In his speech Saturday, at the 28th Consultation and Evaluation Meeting of the Justice and Development Party (AKP) in Ankara, President of Turkey Recep Tayyip Erdogan discussed the “events of 1915 and the Armenians’ claims” of being subjected to “genocide” during World War I, explaining that “the deportation of the Armenians was not genocide, nor a major disaster, but was a painful incident that occurred due to the harsh circumstances in which the process of deportation took place.”
“If Armenian claims were true, we would not be speaking today of millions of Armenians living in large areas of Europe, America, North Africa and the Caucasus,” Erdogan added.
“I am afraid that this argument is a Turkish way to have the genocide trivialised and ultimately denied,” Greek genocide scholar Vasileios Meichanetsidis told Al-Ahram Weekly in interview. “The fact that there were Armenian, Assyrian/Aramean and Greek genocide survivors does not mean that there was no genocide; it rather means that the Turkish-perpetrated campaign for total extermination of these nations partly failed, thank God.”
Meichanetsidis recalled that there were also Jewish survivors of the Nazi-perpetrated genocide. “This does not mean that the genocide did not take place. In most genocides, there are a certain number of survivors.”
In his speech at the AKP gathering Erdogan stressed that the place to look for truth about these events is not the headquarters of parliaments and governments, but the archives of different countries, including Turkey and Armenia, and those authorised to do so are historians and scientists from both countries, as well as international experts, adding that his country cannot be accused with the term “genocide” because his nation was in the place of the slain and not the killer during that period.
Washington based Turkish analyst Uzay Bulut argues that the Turkish state does not have just one policy or rhetoric concerning the 1915 Armenian Genocide. “There are four main narratives in Turkey.” The first one is “we did not slaughter Armenians; Armenians slaughtered us. This narrative is what is taught to Turkish schoolchildren in middle and high schools. Accusing Armenians of being the actual perpetrators of genocide is a popular myth in Turkey,” Bulut told the Weekly.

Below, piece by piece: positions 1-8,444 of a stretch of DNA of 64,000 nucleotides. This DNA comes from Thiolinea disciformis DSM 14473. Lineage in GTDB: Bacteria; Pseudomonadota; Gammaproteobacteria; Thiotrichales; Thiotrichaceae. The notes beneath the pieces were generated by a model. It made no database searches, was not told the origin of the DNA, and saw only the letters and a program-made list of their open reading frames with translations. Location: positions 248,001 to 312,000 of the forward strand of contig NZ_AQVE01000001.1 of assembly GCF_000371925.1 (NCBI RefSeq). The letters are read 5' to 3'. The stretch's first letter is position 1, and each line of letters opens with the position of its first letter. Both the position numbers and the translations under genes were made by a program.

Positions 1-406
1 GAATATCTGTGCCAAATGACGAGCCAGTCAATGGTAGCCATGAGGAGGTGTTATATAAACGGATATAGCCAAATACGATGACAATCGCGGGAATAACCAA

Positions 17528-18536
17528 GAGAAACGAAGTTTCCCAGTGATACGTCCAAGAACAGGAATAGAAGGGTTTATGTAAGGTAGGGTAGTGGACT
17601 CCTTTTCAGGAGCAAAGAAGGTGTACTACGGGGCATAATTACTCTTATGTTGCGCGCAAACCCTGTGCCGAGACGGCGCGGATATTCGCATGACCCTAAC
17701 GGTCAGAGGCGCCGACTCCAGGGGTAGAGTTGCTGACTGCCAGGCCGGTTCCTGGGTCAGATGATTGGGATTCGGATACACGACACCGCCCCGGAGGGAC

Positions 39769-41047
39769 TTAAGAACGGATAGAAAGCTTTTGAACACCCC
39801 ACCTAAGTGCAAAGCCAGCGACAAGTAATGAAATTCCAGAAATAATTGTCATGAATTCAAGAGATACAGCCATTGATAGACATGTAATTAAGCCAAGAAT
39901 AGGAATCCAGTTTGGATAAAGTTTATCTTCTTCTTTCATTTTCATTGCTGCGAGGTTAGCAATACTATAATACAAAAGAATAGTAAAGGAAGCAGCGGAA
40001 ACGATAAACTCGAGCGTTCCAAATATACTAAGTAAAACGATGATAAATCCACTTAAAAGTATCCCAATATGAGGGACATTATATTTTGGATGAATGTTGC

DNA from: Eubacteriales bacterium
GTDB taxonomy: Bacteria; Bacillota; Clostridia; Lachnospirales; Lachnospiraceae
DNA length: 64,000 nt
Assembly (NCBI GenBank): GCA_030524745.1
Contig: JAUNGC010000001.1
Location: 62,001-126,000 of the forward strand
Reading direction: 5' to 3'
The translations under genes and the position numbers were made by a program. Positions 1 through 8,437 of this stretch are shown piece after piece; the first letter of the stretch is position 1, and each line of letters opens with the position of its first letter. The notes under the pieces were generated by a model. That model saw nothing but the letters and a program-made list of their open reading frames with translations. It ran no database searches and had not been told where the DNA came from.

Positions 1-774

According to Bulut, another narrative is “a tragedy happened during World War I. Armenians slaughtered us, and we slaughtered them. It was civil war. Let’s forget about it.” This is the one Turkey uses for international observers. In essence, what this message declares is this: “What happened in 1915 was never genocide. People kill each other in all wars, so let’s leave it all behind and move on.” “So, this narrative, which is more ‘moderate’, is intended for the outside world, and particularly for the West, to improve Turkey’s image in the international arena,” said Bulut.
Erdogan’s remarks came in response to French President Emmanuel Macron’s decision to commemorate the Armenian Genocide for the first time as a “national day” on 24 April in France, as promised in February.
Directing his words to the French president at the gathering of his ruling party in Ankara, Erdogan said: “Delivering a message to 700,000 Armenians who live in France will not save you, Monsieur Macron.”
“Learn first to be honest in politics — if you are not, you cannot win,” said Erdogan, adding he had told Macron his views several times face to face. Turkish officials stressed that France should look first at its own record, notably in Algeria and its role in the 1994 Rwanda Genocide.
Some 30 countries and a number of historians inside and outside Turkey recognise the 1915 massacre of 1.5 million Armenians as genocide.
Another narrative is, “yes, Turkey committed genocide. This rhetoric is never directly stated by the Turkish government, but it is, at times, tolerated when presented by some intellectuals in the country,” Bulut told the Weekly.
On the same day of the commemoration, 24 April, Turkish President Erdogan also sent a letter to acting patriarch of the Armenians of Turkey, Reverend Aram Atesyan, offering his condolences to the “grandchildren of Ottoman Armenians who lost their lives in the harsh conditions of World War I”.
In his letter, the Turkish leader praised the Armenian community of his country “who provided great contributions by bringing up esteemed citizens both during the Ottoman Empire and throughout the history of the republic,” adding: “It is our common objective for these two peoples, who have shared their grief and joy throughout history, to heal the wounds of the past and further strengthen their ties.”